The data were analyzed using Stata Statistical Software (version 14.0, StataCorp LLC). The descriptive statistics means ± SD and 95% confidence intervals were used to describe the data. A paired t test was used to compare the preoperative and postoperative follow-up data. For statistical analysis, the difference between the donor endothelial cell count and the postoperative cell count was considered to be the total endothelial cell loss for the specific postoperative period that was taken into consideration. The ratio of the endothelial cell loss to the donor cell count when expressed in percentage was considered to be the percent of cell loss. The preoperative endothelial cell density (ECD) of the donor tissue was recorded using an eye bank specular microscope (donor Keratoanalyzer EKA-10, Konan Medical, Inc.) and the postoperative ECD was recorded using noncontact specular microscopy (EM-3000, Tomey Corp.).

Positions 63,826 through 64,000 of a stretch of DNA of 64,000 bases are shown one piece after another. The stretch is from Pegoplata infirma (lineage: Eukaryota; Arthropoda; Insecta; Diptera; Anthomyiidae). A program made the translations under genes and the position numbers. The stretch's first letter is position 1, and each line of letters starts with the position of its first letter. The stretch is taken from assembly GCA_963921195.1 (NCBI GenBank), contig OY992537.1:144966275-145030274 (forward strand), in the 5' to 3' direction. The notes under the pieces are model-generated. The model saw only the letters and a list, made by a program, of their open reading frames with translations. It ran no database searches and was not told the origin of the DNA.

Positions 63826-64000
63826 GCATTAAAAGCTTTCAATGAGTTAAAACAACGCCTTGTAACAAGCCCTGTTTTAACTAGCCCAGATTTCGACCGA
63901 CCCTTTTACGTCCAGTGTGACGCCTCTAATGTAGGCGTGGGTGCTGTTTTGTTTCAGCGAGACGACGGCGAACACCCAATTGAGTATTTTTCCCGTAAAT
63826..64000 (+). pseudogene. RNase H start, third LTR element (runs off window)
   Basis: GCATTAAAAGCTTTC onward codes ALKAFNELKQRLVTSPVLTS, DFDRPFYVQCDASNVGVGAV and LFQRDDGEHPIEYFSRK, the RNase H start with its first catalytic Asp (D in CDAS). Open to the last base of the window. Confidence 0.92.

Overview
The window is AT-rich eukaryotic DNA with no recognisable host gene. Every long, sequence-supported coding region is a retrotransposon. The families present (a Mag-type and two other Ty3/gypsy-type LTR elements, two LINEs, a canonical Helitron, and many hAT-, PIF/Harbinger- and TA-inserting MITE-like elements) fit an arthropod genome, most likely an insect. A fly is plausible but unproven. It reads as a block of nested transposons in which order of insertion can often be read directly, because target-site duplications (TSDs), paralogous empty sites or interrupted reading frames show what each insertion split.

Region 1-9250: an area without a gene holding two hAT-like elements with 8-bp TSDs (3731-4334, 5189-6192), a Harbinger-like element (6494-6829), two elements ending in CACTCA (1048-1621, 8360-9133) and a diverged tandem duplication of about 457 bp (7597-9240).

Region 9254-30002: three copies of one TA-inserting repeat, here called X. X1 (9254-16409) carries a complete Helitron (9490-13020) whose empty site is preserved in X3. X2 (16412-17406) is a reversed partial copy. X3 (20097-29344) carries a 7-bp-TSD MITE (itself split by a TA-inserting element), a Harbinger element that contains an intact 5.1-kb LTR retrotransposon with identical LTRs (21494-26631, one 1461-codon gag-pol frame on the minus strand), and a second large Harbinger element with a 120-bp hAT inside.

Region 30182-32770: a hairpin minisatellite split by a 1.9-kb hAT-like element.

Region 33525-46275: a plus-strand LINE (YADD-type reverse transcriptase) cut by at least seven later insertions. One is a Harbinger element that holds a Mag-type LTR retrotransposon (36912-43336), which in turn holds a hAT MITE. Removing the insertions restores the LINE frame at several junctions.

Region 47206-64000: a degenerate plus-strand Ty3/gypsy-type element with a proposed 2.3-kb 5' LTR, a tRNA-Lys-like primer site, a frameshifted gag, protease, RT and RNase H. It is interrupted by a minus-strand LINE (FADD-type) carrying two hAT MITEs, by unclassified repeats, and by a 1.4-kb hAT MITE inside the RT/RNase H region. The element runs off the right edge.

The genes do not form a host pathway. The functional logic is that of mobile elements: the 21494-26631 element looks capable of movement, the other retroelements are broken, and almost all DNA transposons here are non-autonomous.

The surgical technique was performed in 25 cases and all the cases had a minimum follow-up of 12 months (range 12 to 24 months). The mean donor age was 35.1 ± 10.4 years (range 20 to 55 years) and the mean graft size was 7.6 ± 0.9 mm (range 6.5 mm to 9.0 mm). The refixation of a preexisting 3-piece IOL was performed with the glued IOL method in 9 cases, whereas IOL explantation followed by implantation of a new 3-piece IOL and its fixation with glued IOL was performed in the remaining 16 cases. There was a significant improvement in visual acuity in all the cases. The mean preoperative and postoperative corrected distance visual acuity at 6 months follow-up was 1.51 ± 0.76 logarithm of the minimum angle of resolution (logMAR) and 0.53 ± 0.53 logMAR, respectively (P = .002). There was a significant fall in intraocular pressure (IOP) in the postoperative period. The mean postoperative specular endothelial count was 2207 ± 59.6 cells/mm2 (range 2519 to 1891 cells/mm2) and the mean percentage of ECD loss in the donor graft at the 6-month follow-up was 31.9 ± 5.93%. Partial graft detachment was noticed in two cases on the first postoperative day and rebubbling was performed. There was no incidence of primary graft failure.